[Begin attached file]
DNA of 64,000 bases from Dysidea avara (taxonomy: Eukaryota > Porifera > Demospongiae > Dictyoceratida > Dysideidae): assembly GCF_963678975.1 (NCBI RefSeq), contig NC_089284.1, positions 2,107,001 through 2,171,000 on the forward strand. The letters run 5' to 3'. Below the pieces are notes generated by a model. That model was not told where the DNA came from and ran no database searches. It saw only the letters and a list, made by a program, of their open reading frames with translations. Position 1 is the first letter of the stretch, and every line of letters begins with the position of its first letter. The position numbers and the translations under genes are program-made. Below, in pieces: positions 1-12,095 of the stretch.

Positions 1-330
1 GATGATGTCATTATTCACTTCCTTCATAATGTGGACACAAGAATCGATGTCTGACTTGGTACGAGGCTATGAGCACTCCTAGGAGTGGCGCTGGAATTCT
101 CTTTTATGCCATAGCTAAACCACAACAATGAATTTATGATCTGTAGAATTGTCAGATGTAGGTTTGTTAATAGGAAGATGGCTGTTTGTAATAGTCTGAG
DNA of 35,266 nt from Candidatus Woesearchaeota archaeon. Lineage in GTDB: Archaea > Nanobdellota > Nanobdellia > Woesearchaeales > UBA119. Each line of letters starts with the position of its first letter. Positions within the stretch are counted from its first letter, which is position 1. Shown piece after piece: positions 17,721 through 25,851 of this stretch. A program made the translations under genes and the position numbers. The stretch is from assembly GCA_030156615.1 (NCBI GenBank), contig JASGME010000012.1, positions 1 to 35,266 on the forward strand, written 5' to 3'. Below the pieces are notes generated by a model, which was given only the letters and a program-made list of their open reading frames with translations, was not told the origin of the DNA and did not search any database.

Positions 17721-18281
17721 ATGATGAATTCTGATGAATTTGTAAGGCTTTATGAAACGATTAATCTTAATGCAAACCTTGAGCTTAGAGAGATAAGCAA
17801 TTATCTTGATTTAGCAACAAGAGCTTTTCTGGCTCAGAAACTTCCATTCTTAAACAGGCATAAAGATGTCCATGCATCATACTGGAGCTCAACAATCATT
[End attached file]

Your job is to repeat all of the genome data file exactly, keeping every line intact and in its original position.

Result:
DNA of 64,000 bases from Dysidea avara (taxonomy: Eukaryota > Porifera > Demospongiae > Dictyoceratida > Dysideidae): assembly GCF_963678975.1 (NCBI RefSeq), contig NC_089284.1, positions 2,107,001 through 2,171,000 on the forward strand. The letters run 5' to 3'. Below the pieces are notes generated by a model. That model was not told where the DNA came from and ran no database searches. It saw only the letters and a list, made by a program, of their open reading frames with translations. Position 1 is the first letter of the stretch, and every line of letters begins with the position of its first letter. The position numbers and the translations under genes are program-made. Below, in pieces: positions 1-12,095 of the stretch.

Positions 1-330
1 GATGATGTCATTATTCACTTCCTTCATAATGTGGACACAAGAATCGATGTCTGACTTGGTACGAGGCTATGAGCACTCCTAGGAGTGGCGCTGGAATTCT
101 CTTTTATGCCATAGCTAAACCACAACAATGAATTTATGATCTGTAGAATTGTCAGATGTAGGTTTGTTAATAGGAAGATGGCTGTTTGTAATAGTCTGAG
DNA of 35,266 nt from Candidatus Woesearchaeota archaeon. Lineage in GTDB: Archaea > Nanobdellota > Nanobdellia > Woesearchaeales > UBA119. Each line of letters starts with the position of its first letter. Positions within the stretch are counted from its first letter, which is position 1. Shown piece after piece: positions 17,721 through 25,851 of this stretch. A program made the translations under genes and the position numbers. The stretch is from assembly GCA_030156615.1 (NCBI GenBank), contig JASGME010000012.1, positions 1 to 35,266 on the forward strand, written 5' to 3'. Below the pieces are notes generated by a model, which was given only the letters and a program-made list of their open reading frames with translations, was not told the origin of the DNA and did not search any database.

Positions 17721-18281
17721 ATGATGAATTCTGATGAATTTGTAAGGCTTTATGAAACGATTAATCTTAATGCAAACCTTGAGCTTAGAGAGATAAGCAA
17801 TTATCTTGATTTAGCAACAAGAGCTTTTCTGGCTCAGAAACTTCCATTCTTAAACAGGCATAAAGATGTCCATGCATCATACTGGAGCTCAACAATCATT